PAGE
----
Work is taking place to further improve drinking water quality.
Northumbrian Water is investing up to £6million developing an innovative approach to improve water quality.
The investment follows a two-year period in which reports of water discolouration dropped 35 per cent.
The improvements have been driven by research that has given a new insight into the causes of discolouration in water networks.
Northumbrian Water and other industry partners took part in groundbreaking research, with a team from Sheffield University, leading to new ways of working and a greater understanding of the potential causes of discoloured water in the system.
Discolouration is predominantly caused by build-up of oxides inside the water pipes with Northumbrian Water making regular adjustments to the flow of water, reducing the build-up of these oxides. The £6million is to be spent on enabling the introduction of automated pipeline management to 350km of water main by 2018.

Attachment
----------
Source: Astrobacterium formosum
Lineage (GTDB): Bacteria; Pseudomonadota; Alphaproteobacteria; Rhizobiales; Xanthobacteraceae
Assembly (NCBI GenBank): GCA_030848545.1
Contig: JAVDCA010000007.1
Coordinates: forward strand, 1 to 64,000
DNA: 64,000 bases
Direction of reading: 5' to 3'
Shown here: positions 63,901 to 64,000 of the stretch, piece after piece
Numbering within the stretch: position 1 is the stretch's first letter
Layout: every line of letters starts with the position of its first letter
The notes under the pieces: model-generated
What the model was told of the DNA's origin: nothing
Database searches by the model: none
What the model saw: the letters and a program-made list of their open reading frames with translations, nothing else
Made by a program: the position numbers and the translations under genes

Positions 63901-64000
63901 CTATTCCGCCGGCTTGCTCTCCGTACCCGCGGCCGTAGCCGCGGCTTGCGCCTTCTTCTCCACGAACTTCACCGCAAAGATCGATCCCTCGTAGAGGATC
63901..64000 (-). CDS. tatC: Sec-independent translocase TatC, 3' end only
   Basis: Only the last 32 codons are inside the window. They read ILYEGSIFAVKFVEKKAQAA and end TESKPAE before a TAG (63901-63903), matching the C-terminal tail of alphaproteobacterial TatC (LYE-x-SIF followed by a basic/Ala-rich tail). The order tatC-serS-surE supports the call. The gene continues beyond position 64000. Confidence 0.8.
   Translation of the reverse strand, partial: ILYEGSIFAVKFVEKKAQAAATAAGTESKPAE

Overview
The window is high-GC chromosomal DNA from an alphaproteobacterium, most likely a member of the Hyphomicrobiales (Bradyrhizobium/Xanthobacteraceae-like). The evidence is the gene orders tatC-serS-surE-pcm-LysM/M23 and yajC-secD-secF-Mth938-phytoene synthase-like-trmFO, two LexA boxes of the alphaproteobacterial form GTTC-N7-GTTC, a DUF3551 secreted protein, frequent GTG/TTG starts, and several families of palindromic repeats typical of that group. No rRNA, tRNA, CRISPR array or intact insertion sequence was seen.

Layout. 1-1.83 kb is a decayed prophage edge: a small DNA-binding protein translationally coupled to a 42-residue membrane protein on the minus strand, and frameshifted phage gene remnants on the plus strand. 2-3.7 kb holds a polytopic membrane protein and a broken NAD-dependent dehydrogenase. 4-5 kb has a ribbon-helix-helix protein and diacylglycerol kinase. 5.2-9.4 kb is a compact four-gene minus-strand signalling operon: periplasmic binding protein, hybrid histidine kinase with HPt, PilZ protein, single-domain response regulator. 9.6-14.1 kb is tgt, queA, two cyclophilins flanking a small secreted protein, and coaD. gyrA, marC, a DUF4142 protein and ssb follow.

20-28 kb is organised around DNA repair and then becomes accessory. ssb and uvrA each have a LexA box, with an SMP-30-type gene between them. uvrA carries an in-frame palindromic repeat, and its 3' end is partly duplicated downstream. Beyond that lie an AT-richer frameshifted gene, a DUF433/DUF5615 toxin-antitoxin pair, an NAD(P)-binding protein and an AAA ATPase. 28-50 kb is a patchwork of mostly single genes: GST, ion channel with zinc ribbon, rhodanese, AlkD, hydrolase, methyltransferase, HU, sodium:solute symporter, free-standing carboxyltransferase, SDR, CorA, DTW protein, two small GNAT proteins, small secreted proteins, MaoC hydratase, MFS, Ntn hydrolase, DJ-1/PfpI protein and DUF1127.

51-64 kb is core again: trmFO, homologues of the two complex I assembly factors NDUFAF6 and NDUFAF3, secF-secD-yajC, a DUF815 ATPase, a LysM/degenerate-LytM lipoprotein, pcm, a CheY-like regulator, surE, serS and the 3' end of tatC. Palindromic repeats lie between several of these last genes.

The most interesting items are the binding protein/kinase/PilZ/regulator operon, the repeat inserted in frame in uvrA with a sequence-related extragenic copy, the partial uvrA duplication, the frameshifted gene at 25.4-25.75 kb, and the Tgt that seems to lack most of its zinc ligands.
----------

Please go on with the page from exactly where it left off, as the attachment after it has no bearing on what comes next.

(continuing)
Chief executive Heidi Mottram said: “The research has delivered a new understanding of the root causes of discolouration that will revolutionise industry procedures.”
“Now we can build upon the results of the research, field tests and our own work to go on and make our customers’ experience even better, whilst also significantly reducing costs in the long-term.
“We are on target to beat our 2020 discolouration target by 20 per cent and two years early, delivering best ever performance in a way that is both sustainable and cost-effective.
“This is fantastic for our customers and also for our team, who are to be applauded for being ahead of the game in adopting these innovations.
“Through the introduction of an industry-leading set of systems and procedures, we have already reduced reports from customers regarding water discolouration to a record low and we have been able to achieve all internal and external targets.
“By adopting a complete source to tap policy, with structured forward planning, we believe we can not only adapt this way of working to boost other key business areas, such as interruptions to supply and leakage, but also provide a template for other companies to make similar improvements to their systems.”